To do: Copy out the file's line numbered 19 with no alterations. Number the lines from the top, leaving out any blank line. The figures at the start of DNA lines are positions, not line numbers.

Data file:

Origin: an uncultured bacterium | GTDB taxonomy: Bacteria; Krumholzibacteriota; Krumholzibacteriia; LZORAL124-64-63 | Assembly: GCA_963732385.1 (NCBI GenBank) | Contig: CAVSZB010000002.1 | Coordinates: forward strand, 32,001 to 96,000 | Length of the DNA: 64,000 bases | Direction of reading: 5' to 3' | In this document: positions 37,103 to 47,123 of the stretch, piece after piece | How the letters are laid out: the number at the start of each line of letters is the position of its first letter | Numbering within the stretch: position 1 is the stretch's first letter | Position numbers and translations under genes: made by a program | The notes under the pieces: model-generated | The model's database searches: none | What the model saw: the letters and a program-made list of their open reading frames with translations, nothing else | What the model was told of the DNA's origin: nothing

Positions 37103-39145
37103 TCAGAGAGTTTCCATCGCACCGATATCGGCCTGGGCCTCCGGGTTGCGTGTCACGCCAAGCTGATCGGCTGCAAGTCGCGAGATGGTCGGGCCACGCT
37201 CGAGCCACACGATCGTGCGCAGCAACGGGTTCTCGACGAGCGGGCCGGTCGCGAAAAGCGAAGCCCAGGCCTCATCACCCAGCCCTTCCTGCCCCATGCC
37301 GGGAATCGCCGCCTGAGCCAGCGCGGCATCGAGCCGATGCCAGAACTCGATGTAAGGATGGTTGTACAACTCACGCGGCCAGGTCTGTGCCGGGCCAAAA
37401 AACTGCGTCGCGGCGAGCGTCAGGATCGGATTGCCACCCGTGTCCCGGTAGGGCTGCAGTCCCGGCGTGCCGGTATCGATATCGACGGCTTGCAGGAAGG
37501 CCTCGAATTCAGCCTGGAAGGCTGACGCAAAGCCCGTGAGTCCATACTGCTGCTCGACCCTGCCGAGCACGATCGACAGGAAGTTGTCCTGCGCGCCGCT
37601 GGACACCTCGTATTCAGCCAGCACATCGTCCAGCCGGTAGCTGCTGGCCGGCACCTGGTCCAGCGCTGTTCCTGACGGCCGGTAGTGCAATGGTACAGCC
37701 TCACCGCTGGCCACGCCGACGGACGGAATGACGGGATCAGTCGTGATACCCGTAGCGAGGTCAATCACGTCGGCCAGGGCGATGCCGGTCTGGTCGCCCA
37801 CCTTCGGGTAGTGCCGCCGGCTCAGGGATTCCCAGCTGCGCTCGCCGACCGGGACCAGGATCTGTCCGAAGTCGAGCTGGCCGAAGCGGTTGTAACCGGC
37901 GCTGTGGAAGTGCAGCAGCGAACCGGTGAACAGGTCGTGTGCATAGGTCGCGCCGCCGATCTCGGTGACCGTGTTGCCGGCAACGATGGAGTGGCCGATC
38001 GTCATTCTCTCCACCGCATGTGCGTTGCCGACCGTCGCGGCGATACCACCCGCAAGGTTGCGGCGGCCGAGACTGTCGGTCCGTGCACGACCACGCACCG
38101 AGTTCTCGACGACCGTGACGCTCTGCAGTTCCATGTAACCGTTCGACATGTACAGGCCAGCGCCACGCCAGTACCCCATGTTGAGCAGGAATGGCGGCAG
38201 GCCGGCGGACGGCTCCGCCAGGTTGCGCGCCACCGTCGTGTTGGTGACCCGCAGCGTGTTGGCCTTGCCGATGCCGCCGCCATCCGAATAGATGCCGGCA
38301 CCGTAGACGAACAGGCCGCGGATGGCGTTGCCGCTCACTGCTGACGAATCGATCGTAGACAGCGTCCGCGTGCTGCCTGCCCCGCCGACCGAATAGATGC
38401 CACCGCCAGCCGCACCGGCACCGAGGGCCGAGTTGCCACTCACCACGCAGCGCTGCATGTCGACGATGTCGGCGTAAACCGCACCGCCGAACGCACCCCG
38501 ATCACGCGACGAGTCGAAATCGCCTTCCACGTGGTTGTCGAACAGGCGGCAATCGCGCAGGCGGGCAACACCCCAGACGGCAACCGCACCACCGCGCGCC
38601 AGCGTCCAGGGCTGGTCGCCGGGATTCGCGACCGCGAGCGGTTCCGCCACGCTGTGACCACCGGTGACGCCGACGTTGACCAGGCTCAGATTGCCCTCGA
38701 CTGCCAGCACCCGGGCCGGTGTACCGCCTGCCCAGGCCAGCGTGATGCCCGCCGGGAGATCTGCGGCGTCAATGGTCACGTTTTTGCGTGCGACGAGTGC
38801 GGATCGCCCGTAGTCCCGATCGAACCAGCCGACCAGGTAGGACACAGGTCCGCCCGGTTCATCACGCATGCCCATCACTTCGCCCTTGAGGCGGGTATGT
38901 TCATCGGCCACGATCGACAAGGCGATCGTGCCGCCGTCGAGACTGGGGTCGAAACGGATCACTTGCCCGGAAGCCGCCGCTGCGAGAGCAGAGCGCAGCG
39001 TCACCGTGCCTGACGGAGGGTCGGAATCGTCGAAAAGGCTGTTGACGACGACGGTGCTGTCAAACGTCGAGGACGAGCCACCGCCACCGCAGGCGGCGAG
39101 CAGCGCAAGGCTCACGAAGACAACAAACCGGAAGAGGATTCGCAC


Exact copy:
38701 CTGCCAGCACCCGGGCCGGTGTACCGCCTGCCCAGGCCAGCGTGATGCCCGCCGGGAGATCTGCGGCGTCAATGGTCACGTTTTTGCGTGCGACGAGTGC